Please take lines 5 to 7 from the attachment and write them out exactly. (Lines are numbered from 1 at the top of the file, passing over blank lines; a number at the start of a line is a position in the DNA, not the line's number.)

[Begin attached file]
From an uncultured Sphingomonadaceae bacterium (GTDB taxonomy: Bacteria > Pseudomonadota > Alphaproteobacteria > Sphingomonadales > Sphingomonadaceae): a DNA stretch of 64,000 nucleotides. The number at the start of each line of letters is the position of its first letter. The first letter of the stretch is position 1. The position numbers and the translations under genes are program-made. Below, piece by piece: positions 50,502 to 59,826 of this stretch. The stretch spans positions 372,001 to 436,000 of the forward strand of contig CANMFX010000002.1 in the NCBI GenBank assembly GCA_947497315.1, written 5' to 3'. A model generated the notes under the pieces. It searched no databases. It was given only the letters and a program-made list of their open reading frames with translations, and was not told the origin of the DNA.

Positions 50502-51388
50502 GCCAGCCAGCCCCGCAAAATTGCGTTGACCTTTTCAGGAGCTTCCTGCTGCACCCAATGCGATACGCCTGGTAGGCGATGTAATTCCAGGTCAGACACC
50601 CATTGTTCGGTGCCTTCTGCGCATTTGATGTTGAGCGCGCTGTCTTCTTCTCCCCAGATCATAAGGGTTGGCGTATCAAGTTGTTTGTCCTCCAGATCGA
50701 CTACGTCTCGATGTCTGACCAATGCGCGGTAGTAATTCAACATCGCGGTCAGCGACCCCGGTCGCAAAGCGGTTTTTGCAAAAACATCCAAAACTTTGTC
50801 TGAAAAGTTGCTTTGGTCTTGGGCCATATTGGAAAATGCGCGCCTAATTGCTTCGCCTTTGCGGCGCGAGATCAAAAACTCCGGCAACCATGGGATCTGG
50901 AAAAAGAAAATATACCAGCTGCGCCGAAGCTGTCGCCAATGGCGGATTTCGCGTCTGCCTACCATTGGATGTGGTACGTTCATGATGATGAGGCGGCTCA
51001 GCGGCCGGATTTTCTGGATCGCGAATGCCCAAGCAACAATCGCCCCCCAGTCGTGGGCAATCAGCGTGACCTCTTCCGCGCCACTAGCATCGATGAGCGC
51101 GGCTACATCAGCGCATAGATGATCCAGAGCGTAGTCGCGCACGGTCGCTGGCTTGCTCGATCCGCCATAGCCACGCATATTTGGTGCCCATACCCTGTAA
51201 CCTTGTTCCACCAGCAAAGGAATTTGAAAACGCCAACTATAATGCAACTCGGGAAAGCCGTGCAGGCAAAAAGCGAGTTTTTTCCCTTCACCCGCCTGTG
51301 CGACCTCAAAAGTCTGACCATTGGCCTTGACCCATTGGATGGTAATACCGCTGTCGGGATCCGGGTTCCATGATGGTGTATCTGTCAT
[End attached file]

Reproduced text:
50701 CTACGTCTCGATGTCTGACCAATGCGCGGTAGTAATTCAACATCGCGGTCAGCGACCCCGGTCGCAAAGCGGTTTTTGCAAAAACATCCAAAACTTTGTC
50801 TGAAAAGTTGCTTTGGTCTTGGGCCATATTGGAAAATGCGCGCCTAATTGCTTCGCCTTTGCGGCGCGAGATCAAAAACTCCGGCAACCATGGGATCTGG
50901 AAAAAGAAAATATACCAGCTGCGCCGAAGCTGTCGCCAATGGCGGATTTCGCGTCTGCCTACCATTGGATGTGGTACGTTCATGATGATGAGGCGGCTCA